Two Cesc Fabregas penalties, four years apart, tell the story of Spain's recent history in the European Championship.
In 2008, in Vienna, it was Fabregas' spot-kick in a 4-2 penalty shoot-out win over world champions Italy that convinced Spain they were finally capable of beating Europe's leading teams.
One week later, they beat Germany to claim their first major honour in 44 years and in just over two years, they were world champions.
"I think we changed our mentality with that game," said Gerard Pique earlier this month.
"Before then, when Spain got to the quarter-finals, we played not to lose. Since then, we play to win."
On Wednesday, in Donetsk, it fell to Fabregas once again to apply the coup de grace in a penalty shoot-out, although this time it was Portugal, in the semi-finals.
The Barcelona midfielder's unerring spot-kick, which hit the base of the left-hand post before cannoning into the net, gave Spain another 4-2 shoot-out success, but the context was very different this time.
Where Spain were an emerging force at Euro 2008, they now appear slightly jaded.
They have gone nine knockout matches at major tournaments without conceding a goal, but their performances have become even more laboured than the string of four 1-0 wins that took them to glory at the last World Cup.
As against France in the quarter-finals, and Croatia in the group phase, Spain largely controlled the match against Portugal but were unable to procure genuine sights of goal until extra time.
Apart from a pair of stops to thwart Andres Iniesta and Jesus Navas either side of half-time in the extra period, Portugal goalkeeper Rui Patricio did not have a save of note to make.
"It was tough and it wasn't our best match, because they made it difficult for us," admitted centre-back Sergio Ramos.
"They like to move the ball around and counter-attack, and it was hard going for us."
Coach Vicente del Bosque's latest attempt to give Spain more cutting edge saw Alvaro Negredo handed a surprise start, but the Sevilla man was replaced by Fabregas early in the second half without having had a shot in anger.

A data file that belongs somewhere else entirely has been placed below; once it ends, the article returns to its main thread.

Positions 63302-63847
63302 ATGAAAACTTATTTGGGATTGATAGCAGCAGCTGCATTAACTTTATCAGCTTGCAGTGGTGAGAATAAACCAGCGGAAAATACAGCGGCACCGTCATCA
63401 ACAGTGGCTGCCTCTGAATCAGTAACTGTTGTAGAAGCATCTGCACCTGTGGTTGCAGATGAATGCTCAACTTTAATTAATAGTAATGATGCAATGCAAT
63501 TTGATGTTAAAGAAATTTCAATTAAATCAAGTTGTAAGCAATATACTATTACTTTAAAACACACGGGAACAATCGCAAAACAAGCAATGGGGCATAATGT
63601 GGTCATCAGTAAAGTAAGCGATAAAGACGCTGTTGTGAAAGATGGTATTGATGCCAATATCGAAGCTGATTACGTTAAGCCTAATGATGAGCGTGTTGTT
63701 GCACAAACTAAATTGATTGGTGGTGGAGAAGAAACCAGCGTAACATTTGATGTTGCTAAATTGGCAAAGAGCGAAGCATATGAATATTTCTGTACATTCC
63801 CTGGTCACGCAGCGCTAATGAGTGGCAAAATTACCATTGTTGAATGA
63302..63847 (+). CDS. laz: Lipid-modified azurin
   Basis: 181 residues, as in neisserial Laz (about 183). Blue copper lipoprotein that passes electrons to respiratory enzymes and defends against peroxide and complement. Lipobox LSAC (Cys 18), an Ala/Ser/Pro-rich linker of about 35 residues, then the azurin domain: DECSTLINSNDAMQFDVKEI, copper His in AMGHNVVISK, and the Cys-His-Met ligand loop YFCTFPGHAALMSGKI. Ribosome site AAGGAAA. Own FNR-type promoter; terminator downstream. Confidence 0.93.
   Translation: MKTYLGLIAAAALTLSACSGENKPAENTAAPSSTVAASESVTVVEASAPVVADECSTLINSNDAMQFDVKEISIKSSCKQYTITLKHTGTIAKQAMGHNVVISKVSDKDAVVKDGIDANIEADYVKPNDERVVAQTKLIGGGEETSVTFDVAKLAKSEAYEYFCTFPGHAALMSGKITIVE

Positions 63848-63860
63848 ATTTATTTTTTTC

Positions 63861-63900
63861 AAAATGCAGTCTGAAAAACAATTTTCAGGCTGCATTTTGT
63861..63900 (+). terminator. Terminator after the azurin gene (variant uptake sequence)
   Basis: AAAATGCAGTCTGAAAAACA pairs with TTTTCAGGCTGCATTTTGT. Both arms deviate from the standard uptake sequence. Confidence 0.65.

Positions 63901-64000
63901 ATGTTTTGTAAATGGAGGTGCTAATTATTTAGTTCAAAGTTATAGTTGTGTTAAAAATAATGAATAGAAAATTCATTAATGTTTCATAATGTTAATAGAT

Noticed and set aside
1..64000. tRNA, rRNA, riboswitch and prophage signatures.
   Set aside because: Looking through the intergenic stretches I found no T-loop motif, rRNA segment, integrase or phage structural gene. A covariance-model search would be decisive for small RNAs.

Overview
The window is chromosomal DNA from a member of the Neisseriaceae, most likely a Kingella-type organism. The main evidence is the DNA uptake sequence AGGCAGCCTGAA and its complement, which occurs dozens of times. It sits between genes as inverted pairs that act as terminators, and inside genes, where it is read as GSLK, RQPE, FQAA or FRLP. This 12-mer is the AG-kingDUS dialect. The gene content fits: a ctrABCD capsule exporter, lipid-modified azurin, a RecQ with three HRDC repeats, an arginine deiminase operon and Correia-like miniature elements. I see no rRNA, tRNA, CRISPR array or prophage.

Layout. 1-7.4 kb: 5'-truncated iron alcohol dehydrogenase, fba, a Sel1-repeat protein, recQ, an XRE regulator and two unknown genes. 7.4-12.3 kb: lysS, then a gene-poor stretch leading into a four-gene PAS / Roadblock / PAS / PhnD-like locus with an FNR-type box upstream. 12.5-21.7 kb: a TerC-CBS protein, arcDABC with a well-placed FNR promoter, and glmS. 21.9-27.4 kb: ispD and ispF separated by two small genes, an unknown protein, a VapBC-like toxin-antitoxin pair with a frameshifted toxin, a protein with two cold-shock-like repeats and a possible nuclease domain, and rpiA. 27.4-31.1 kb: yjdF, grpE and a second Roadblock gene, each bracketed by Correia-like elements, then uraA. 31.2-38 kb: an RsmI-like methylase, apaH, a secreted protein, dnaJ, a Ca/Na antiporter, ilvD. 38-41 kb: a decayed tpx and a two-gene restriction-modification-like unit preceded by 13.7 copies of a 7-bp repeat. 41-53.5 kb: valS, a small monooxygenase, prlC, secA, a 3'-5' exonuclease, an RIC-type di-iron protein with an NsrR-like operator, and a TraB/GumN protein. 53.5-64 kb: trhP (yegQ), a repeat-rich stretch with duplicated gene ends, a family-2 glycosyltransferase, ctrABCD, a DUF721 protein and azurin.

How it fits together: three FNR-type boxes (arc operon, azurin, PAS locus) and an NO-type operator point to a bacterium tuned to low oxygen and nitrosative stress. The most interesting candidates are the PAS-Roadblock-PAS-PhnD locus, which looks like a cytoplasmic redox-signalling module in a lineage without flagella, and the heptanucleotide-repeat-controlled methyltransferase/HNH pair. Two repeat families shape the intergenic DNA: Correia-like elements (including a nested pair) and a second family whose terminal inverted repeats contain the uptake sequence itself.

Fabregas and Fernando Torres have also been tried at the tip of the Spanish attack, but although the former scored in the 1-1 draw with Italy and the latter netted twice against Ireland, neither has convinced Del Bosque they must start.
Fernando Llorente, meanwhile, has yet to play a single minute at the tournament despite having enjoyed his most prolific season to date with Athletic Bilbao.
Although still to secure a starting berth, Fabregas remains an excellent impact substitute, and Del Bosque can also call upon Navas and Pedro Rodriguez, who both injected pace and penetration when they came on against Portugal.
Del Bosque said Spain caused "more problems" with Fabegas, Navas and Pedro on the pitch, but although Fabregas could start in Sunday's final in Kiev, the other two are likely to resume their watching brief on the bench.
Loath to change his starting line-up unduly, Del Bosque appears set to proceed with the formula that brought success in South Africa -- pass, pass, pass, and if that does not work, turn to the bench.
After the match, Spain captain Iker Casillas acknowledged the "criticism" his side have received, and it is true that La Roja are beginning to lose the popular acclaim that accompanied their previous triumphs.
Indeed, the successes at Euro 2008 and the 2010 World Cup risk being tarnished by association with Spain's rather turgid football at Euro 2012, but with a third consecutive trophy in sight, they may not care.